Pseudophasma subapterum
(by Bruno Kneubuehler)

 

OrderPhasmatodea
 
SuborderVerophasmatodea 
InfraorderAreolatae 
SuperfamilyPseudophasmatoideaRehn, 1904
FamilyPseudophasmatidaeRehn, 1904
SubfamilyPseudophasmatinae Rehn, 1904
TribePseudophasmatini Rehn, 1904
GenusPseudophasmaKirby, 1896
SpeciesP. subapterum(Redtenbacher, 1906)

 
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General Notes

  • Redtenbacher (1906) first named this species Neophasma subapterum
  • O. Conle,  F. Hennemann and Guttierez (2011) synonymised Neophasma with Pseudophasma
  • 2006 - first successful culture of this species by phasmid breeders in the Czech Republic

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Origin

  • staff members of the Zoo in Prague (Czech Republic) found this species in Tachira (Venezuela) in 2006

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Females

  • typical stick insects with colourful small wings, about 6 cm long
  • basic colour is dark brown with a white dot on the lateral side of each abdominal segment
  • the wing are very beautifully coloured – the fore wings are meshed yellow-black and the hing wings meshed red-black
  • feelers are longer than the fore legs

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Males

  • typical stick insects with colourful small wings, about 4,5 cm long
  • basic colour is dark brown with a white dot on the lateral side of each abdominal segment. But there are also males with a predominantly reddish brown colour
  • as in the females, the wing are very beautifully coloured – the fore wings are meshed yellow and the hing wings meshed red
  • feelers are longer than the fore legs

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Eggs

  • different shades of brown, about 3 x 2 mm
  • rough textured surface

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Food Plants

  • nymphs and adults accept and grow easily on Lonicera cf nitida (the one which is used as a ground coverer), privet (Ligustrum sp.) and lilac (Syringa sp)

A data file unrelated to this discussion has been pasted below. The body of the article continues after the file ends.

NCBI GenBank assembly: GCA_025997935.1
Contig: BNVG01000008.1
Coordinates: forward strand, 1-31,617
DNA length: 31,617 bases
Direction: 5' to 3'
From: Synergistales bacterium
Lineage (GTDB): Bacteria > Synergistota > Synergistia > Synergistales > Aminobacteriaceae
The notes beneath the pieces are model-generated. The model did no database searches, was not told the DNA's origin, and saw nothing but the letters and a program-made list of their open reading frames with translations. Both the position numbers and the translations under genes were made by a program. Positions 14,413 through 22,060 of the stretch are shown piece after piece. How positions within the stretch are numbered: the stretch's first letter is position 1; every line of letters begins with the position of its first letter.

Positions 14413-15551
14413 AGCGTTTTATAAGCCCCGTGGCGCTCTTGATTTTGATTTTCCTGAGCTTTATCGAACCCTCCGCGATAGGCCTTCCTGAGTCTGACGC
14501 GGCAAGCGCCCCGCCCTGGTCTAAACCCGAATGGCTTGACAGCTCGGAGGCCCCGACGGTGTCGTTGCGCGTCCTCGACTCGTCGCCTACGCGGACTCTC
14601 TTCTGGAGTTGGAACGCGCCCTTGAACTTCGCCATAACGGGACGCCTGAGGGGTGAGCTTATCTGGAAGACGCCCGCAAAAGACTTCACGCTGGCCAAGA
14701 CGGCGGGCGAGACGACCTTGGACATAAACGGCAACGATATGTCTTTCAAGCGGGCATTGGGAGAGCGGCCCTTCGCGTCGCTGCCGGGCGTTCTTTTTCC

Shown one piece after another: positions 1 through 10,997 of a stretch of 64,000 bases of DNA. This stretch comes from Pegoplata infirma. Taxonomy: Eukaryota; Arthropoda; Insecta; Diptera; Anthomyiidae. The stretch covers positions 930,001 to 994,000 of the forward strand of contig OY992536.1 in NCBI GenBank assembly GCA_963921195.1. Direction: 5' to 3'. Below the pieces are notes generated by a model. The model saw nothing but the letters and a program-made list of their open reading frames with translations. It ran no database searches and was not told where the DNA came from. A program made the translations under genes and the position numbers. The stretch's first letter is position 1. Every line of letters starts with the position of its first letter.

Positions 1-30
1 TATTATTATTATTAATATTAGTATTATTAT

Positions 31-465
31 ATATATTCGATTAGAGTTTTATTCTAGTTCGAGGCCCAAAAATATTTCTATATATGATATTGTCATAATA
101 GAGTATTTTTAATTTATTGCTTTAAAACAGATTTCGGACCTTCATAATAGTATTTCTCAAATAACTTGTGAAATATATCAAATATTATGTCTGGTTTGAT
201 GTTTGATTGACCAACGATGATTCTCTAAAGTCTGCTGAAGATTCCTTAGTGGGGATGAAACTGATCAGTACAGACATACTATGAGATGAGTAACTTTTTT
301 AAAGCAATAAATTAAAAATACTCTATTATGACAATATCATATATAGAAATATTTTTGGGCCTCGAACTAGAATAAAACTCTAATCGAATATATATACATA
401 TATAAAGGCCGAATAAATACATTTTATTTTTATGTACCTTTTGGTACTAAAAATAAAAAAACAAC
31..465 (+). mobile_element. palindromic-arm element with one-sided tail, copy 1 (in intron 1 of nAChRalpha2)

• but they adore plantains (Plantago sp.)
  • Aucuba (Aucuba japonica)  - is well accepted by all stages (Sarah-Jane Dulitz, Germany)

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Breeding Notes

  • easy to breed
  • incubate eggs at room temperatures (18 – 25°C) on a damp but not too wet substrate
  • incubation time is about 4 months
  • freshly hatched nymphs are dark brown with light feeler tips
  • they grow up easily at room temperatures, males take some 3 months to mature, females about 3,5 months
  • females start to lay eggs some 3 – 4 weeks after their final moult. They lay about 2 eggs a day and just let them drop to the ground
  • from the prothoracic glands they can spray a white defensive secretion when feeling threatened. This spray has an strongly acidly smell and probably causes a (non-permanent) burning sensation when it comes in contact with the mucous membranes in the mouth or in the eyes. Thus one should be careful when handle them
  • males tend to stay permenantly on a females back. But it is not so difficult to separate pairs, as it is for example in Anisomorpha species
  • during the day they do not rest on their food plants, but rest on the side of the cage – preferably in a darker place

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References

  • Phasmida Species Files  (www.phasmida.orthoptera.org)
  • Conle, Hennemann & Gutiérrez. 2011. The Stick Insects of Colombia
     

 

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